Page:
uploads/2019/09/apple-sales.jpg

What Prompted Apple Stock’s Fall Last Week

By

Updated

Last week, Apple stock (AAPL) slipped 0.5% amid subdued investor sentiment. The stock gained 1.83% in the week’s first half to close at $222.77 on Wednesday. However, in the last two days of the week, Apple stock dropped 2.26% from Wednesday’s price and closed at $217.73.

Article continues below advertisement

Apple stock mirrored the overall market sentiment

Apple reflected broader markets—the S&P 500 also fell, by 0.5%, and ended the week at 2,992.07. The technology sector saw significant sell-offs in Netflix (NFLX) and Roku (ROKU), which dampened market sentiment. Looming trade war concerns have also kept investors on tenterhooks, and China’s abrupt cancellation of agricultural farm trips to Montana and Nebraska sent shock waves across the market.

Netflix stock fell sharply after CEO Reed Hastings cautioned that competition for the video-streaming company would pick up significantly in November. Netflix stock fell around 8% last week.

Roku plummeted 19% on Friday after an analyst turned extremely bearish on the stock. Pivotal analyst Jeffrey Wlodarczak initiated coverage of the stock with a “sell” rating at a 12-month price target of $60. The stock closed at $108.05 on Friday.

iPhone 11 launch was the week’s highlight

As for Apple, last week was a happening one. The week started with the company’s EU court date for its $14 billion alleged tax evasion case in Ireland. Since such legal proceedings are usually drawn out, investors weren’t too worried about it. Apple stock closed in positive territory.

Mid-week, Apple announced plans to invest $1 billion in India to set up an iPhone production base in the country. The move is being made to avert US-China trade tensions. However, setting up everything from scratch in a new country will likely be challenging.

Article continues below advertisement

Toward the end of the week, investors’ focus was on the launch of several Apple products announced at its September 10 event. The iPhone 11, Apple Watch 5, and Apple Arcade all hit the shelves on September 20. The investor excitement was palpable, and the products’ reviews were encouraging. Apple analyst Ming-Chi Kuo was so optimistic after the preorder sales that he raised his iPhone sales forecast for this year. Similarly, buyers were impressed by the Apple Watch and mobile gaming service Apple Arcade. The much-awaited iOS13 software upgrade also happened last week.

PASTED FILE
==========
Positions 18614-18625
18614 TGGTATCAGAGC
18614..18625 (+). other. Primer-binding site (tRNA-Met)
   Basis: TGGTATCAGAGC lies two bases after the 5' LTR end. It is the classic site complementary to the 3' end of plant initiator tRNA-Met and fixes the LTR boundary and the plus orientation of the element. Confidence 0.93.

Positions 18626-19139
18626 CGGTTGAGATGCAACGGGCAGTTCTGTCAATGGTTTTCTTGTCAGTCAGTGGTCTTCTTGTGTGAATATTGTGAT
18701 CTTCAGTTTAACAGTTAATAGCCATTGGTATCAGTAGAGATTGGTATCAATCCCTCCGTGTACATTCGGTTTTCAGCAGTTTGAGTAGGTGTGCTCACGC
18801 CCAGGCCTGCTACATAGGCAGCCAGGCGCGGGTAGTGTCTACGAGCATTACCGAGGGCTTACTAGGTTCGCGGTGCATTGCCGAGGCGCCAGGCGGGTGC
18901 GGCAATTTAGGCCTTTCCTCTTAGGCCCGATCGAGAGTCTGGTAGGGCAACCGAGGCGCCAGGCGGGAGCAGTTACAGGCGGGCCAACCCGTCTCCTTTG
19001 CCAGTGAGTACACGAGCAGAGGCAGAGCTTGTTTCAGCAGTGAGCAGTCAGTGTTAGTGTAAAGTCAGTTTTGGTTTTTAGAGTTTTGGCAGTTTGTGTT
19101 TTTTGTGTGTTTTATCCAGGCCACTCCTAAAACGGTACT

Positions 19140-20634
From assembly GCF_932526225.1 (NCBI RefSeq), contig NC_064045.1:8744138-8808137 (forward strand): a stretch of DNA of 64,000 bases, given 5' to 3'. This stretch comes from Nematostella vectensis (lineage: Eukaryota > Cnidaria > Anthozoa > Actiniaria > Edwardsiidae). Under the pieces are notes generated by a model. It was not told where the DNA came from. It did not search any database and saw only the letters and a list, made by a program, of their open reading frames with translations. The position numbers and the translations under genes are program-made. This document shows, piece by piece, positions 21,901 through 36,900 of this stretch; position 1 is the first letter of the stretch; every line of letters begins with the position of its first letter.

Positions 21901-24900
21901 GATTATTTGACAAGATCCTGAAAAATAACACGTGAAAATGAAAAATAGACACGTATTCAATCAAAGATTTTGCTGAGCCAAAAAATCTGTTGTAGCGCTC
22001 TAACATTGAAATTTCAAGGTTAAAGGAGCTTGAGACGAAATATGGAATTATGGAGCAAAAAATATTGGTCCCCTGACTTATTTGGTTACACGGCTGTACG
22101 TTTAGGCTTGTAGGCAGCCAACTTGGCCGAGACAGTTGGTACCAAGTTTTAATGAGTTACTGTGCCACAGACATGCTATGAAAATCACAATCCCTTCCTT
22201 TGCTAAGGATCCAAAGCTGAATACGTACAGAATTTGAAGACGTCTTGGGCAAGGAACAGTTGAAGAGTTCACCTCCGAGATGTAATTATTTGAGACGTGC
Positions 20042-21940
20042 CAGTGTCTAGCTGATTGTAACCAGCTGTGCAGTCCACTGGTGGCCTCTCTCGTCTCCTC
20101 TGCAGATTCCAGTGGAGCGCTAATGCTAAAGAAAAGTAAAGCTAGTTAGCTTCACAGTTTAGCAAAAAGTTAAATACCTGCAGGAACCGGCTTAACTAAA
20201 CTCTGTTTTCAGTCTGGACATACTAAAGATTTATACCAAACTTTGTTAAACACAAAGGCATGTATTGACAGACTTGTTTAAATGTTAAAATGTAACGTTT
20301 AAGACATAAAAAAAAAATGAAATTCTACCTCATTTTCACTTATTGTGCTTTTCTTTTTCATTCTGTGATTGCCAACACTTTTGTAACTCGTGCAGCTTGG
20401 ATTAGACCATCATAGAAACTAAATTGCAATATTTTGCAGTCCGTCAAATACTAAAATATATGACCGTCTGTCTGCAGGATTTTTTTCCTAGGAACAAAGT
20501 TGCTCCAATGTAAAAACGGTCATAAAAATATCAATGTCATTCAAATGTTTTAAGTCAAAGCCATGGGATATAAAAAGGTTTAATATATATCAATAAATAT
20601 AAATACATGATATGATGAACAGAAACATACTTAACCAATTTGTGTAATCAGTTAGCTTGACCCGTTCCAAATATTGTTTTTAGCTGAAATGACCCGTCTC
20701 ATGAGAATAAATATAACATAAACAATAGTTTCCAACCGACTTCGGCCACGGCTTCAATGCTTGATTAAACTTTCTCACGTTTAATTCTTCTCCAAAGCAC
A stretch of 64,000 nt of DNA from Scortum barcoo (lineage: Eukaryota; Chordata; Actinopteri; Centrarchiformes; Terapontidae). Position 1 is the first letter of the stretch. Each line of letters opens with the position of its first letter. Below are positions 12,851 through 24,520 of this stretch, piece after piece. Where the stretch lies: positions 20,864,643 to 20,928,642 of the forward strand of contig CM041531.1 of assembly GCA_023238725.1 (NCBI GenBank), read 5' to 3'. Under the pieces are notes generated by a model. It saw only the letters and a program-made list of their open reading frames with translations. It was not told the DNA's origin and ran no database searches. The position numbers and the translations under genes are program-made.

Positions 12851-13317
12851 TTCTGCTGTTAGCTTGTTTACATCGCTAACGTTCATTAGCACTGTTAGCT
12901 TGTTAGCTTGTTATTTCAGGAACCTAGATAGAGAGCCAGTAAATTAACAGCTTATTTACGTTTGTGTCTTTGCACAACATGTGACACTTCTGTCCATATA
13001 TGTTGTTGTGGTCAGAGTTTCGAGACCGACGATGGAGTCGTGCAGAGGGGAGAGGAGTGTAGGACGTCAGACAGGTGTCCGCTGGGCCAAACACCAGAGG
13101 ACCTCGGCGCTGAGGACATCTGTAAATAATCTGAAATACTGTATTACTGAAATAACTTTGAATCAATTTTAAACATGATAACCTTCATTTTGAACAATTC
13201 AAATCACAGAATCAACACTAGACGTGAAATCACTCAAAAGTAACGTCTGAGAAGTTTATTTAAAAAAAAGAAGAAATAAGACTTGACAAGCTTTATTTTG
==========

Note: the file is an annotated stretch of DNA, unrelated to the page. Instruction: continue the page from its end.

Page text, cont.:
Apple has been vocal about its displeasure over the ongoing trade war. The company has a vast production base in China, and is looking to shift part of its supply chain out of the country. Negative news on the trade war front usually impacts Apple stock, as was the case last week.

Price target increased, Cramer bullish on Apple

On Friday, Cascend Securities analyst Eric Ross raised his price target for Apple stock to $270 from $260 while maintaining a “buy” rating. He became bullish on the stock amid anticipation of strong iPhone11 sales. On the other hand, CNBC’s Jim Cramer believes Apple and Microsoft (MSFT) could push the Dow higher. Citing technical analyst Dan Fitzpatrick’s chart, Cramer highlighted that Apple stock has climbed above its resistance of $217. The stock’s volumes are also higher than average.

What’s in store for Apple stock?

This week is both the last of the month and Apple’s fiscal year. As the iPhone 11 was launched ten days before the fiscal year’s end, some sales are likely to be reflected in the company’s fourth-quarter earnings. Apple is betting heavily on iPhone sales in the upcoming quarter.

On Friday, the company got tariff exemptions for ten of its 15 requested items. The news could boost its MacBook production and sales.

Apple’s market capitalization is $1 trillion, and the stock is trading 5.58% below its 52-week high. Year-to-date, the stock has surged about 40%, outperforming the broader S&P 500, which has gained 19.3%. Meanwhile, Microsoft climbed 0.7% last week to close at $139.44 on Friday.

Advertisement

More From Market Realist